Universal Music Group taps YouTube talent with new record label

Cimorelli at a June 7 performance in New York City.
(Donald Bowers / Getty Images for DigiTour Media)

Universal Music Group is looking to the world’s most popular online video site for its new stars.

The music giant has partnered with TV producer Brian Robbins and music entrepreneurs Russell Simmons and Steve Rifkind to form a new record label focused on acts that have already earned popularity on YouTube.

The label, called Awesomeness Music, already counts artists such as singing sister sextet Cimorelli and singer-songwriter Niykee Heaton. Rifkind said Awesomeness is set to sign two new artists in the next two to three weeks.


“We want to show the world that there’s a new way of doing business,” said Rifkind, best known for founding Loud Records and SRC Records. “We’re using YouTube as a marketing arm and as an A&R source. The great thing is, we can reach our fans at the press of a button.”

YouTube can provide a huge audience for music artists.

Music accounts for much of the most popular content on YouTube, which counts 6 billion viewing hours a month for its videos. The site has helped propel the careers of hit-makers including South Korean rapper Psy, of “Gangnam Style” fame.

Cimorelli, known for vocal harmonies and covers of popular songs, has amassed 2.75 million subscribers for its YouTube channel, and its most popular videos have generated tens of millions of views. Heaton’s video for her song “Bad Intentions” has earned about 1.32 million views.

Companies such as Universal Music Group want to take advantage of that audience.

This is not the first such joint venture for the Vivendi-owned music giant. Last year, Universal Music partnered with Robbins, Simmons and Rifkind to create All Def Music, which was also designed to sign, develop and promote YouTube up-and-comers.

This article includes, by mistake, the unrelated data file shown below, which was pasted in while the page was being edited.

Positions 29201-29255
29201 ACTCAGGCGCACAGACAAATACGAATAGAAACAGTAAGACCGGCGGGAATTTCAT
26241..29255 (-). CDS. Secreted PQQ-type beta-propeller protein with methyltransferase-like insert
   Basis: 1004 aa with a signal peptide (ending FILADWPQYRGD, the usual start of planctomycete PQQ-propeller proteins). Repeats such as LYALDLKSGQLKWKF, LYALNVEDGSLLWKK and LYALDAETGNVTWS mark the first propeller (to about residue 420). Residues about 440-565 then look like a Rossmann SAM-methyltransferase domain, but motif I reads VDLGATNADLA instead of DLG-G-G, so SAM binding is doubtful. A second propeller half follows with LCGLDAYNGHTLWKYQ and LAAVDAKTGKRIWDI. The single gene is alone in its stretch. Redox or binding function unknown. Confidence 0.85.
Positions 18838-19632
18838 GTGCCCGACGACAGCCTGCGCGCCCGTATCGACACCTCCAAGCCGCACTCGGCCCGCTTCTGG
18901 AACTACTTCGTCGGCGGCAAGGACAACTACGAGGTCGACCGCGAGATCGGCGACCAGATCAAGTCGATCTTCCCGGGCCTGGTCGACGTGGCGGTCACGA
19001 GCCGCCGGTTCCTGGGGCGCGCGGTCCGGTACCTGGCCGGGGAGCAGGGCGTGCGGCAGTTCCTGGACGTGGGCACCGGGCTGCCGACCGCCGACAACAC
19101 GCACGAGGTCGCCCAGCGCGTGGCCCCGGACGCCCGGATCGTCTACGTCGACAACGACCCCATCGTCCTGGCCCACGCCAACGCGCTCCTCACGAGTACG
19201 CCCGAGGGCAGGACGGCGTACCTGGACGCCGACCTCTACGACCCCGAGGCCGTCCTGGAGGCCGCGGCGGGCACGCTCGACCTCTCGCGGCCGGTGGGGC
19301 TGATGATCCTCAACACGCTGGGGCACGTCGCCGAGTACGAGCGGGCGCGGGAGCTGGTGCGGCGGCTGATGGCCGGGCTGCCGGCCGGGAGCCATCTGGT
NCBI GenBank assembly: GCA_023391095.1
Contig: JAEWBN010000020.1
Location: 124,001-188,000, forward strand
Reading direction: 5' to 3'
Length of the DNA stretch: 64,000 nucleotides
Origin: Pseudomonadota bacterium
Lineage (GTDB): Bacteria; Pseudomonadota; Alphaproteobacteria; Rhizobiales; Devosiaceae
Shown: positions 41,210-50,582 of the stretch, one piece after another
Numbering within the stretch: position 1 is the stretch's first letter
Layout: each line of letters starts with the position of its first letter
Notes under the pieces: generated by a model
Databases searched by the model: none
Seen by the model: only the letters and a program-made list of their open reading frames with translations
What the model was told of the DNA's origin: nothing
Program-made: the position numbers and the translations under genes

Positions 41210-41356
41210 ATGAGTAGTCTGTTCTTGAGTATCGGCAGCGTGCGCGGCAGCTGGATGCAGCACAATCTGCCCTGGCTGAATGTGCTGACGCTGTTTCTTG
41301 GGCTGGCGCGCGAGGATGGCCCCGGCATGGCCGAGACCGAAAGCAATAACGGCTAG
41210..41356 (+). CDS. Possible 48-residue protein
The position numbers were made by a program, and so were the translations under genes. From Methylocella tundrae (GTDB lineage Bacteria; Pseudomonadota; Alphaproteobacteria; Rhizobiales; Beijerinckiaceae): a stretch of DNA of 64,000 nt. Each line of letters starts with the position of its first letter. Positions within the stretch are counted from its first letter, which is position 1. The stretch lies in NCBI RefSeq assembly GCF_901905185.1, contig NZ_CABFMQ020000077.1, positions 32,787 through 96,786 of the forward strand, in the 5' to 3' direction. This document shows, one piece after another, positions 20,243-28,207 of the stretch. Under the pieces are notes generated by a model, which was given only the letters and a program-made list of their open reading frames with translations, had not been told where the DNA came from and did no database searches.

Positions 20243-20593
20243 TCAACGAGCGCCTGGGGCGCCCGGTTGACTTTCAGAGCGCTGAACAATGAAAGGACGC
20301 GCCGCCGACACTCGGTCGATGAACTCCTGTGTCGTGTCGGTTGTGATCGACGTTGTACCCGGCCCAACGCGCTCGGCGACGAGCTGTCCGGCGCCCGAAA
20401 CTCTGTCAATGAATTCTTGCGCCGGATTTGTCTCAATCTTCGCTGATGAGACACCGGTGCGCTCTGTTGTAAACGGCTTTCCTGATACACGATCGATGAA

“We feel both these companies could be the next Island or the next Def Jam,” said Rifkind.

Robbins is the creator of AwesomenessTV, the YouTube network that was acquired by DreamWorks Animation last year for $33 million in cash. In the traditional TV industry, he’s best known for executive producing shows such as “Smallville” and “One Tree Hill.”


Entertainment companies have shown great interest in the so-called multichannel networks that aggregate YouTube channels, hoping to reach the younger viewers who follow online video stars. The Walt Disney Co. earlier this year acquired Maker Studios in a deal worth up to $950 million.

Universal Music’s Chairman and Chief Executive Lucian Grainge serves on the board of directors of DreamWorks Animation SKG.

The record company also owns Def Jam, which Simmons founded with Rick Rubin in the early 1980s.

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